The core course requirements for the Graduate Certificate are PHY 618 (Environmental Ethics), PHY 651 (Technology and Values), and BIO 350 (Ecology). Because BIO 350 is an undergraduate course, it is taken under independent study that requires additional work for graduate credit. The Certificate also requires an approved research paper in Environmental Ethics, as well as field work, an internship, or other practical experience. Each graduate student is assigned one EECP Faculty advisor.

1983-1984
The EECP officially begins Fall Quarter 1983 as the first Environmental Ethics Certificate
Program in the United States. The 1982-83 Executive Committee continues for the academic year.

The first EECP graduate student, Margaret Merrill, is accepted into the Program.

1984-1985
Frederick Ferré becomes Chair of the EECP, and Bruce Ferguson replaces Vernon Meentemeyer as the science representative.


The first official EECP conference, Environmental Ethics: New Directions, is held at the Georgia Center.

Luncheon discussions on environmental ethics begin in Snelling Hall, with 15 to 20 persons attending regularly.

A contest is held for the official EECP emblem. Allen Rowell’s drawing of sea oats (see home page) is selected.

The first Graduate Certificate is awarded to Susan Bratton on February 28, 1985. Bratton goes on to publish two books on environmental ethics: Six Billion and More: Human Population Regulation & Christian Ethics (1992), and Christianity, Wilderness, and Wildlife: The Original Desert Solitaire (1993).

The second Graduate Certificate is awarded to Rev. Edgard Ebel.

The prefix ETH (Environmental Ethics) is approved for environmental ethics courses.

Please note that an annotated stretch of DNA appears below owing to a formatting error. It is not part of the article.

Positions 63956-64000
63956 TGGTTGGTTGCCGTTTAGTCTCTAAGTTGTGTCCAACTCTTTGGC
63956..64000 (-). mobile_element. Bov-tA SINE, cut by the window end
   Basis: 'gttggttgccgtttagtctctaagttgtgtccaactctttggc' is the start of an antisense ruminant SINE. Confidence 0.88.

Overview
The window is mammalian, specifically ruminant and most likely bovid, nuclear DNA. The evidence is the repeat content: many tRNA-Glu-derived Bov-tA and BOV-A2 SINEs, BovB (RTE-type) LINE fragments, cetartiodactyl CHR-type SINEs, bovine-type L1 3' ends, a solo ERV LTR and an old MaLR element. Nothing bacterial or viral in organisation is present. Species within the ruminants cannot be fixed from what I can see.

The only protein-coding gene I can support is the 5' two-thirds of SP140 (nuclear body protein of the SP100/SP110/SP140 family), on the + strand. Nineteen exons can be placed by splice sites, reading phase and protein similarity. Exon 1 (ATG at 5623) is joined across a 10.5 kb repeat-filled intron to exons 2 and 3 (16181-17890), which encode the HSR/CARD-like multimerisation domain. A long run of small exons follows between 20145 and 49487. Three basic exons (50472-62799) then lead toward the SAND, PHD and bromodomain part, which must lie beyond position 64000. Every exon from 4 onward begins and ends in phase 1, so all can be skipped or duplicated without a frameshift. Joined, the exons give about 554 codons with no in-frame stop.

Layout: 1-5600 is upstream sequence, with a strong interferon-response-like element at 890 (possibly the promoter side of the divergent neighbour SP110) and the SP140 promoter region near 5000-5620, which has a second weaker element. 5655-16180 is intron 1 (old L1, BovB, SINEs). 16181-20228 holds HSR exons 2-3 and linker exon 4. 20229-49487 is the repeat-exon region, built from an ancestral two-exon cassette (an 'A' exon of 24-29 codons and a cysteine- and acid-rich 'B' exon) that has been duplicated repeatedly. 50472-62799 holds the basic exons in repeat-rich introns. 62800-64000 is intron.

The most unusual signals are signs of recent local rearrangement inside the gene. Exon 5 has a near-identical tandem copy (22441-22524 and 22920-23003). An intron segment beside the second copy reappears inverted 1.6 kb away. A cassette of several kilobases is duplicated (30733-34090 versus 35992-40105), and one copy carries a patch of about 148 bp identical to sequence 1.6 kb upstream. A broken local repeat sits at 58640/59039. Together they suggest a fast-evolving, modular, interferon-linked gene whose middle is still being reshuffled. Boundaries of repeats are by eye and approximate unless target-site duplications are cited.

1985-1986
Margaret Merrill receives the third Graduate Certificate in January 1986.

1986-1987
Snelling Hall stops its policy of room reservation for faculty groups, and EECP luncheon
discussions temporarily discontinue.

Frederick Ferré asks Eugene Hargrove to become Program Coordinator. Hargrove accepts; this establishes the precedent for EECP Coordinators.

1987-1988
The first EECP field trip is a bus tour led by Charles Aguar, who points out examples of good and bad development in Athens. A dinner discussion follows at Snelling Hall.
Kathryn Hatcher restarts the luncheon discussion group until the sessions are superseded by evening dinner-discussion programs in 1989-90.

The newsletter, EECPerspectives, begins in June 1988, with Frederick Ferré as editor. The newsletter appears occasionally.

1988-1989
An EECP student finds that the Certificate cannot be completed in one year because ETH/PHY 651 (Technology and Values) is only taught biennially. Therefore, PHY/ART 611 (Aesthetics) and PHY 605 (Ethical Theory) are added to the list of core courses to alternate with ETH/PHY 651.

The EECP continues to grow, which leads to a reorganization of the administration. Many of the responsibilities of the Chair are divided among five coordinators: Membership (Albert Ike), Curriculum (William Power), Graduate (Frank Golley), Publicity (Kathryn Hatcher), and Program (Eugene Hargrove). The Coordinators begin their work for the 1989-90 academic year.

There is some discussion to form a Center for Environmental Ethics, but the idea is rejected because this would require additional administrative support within the EECP.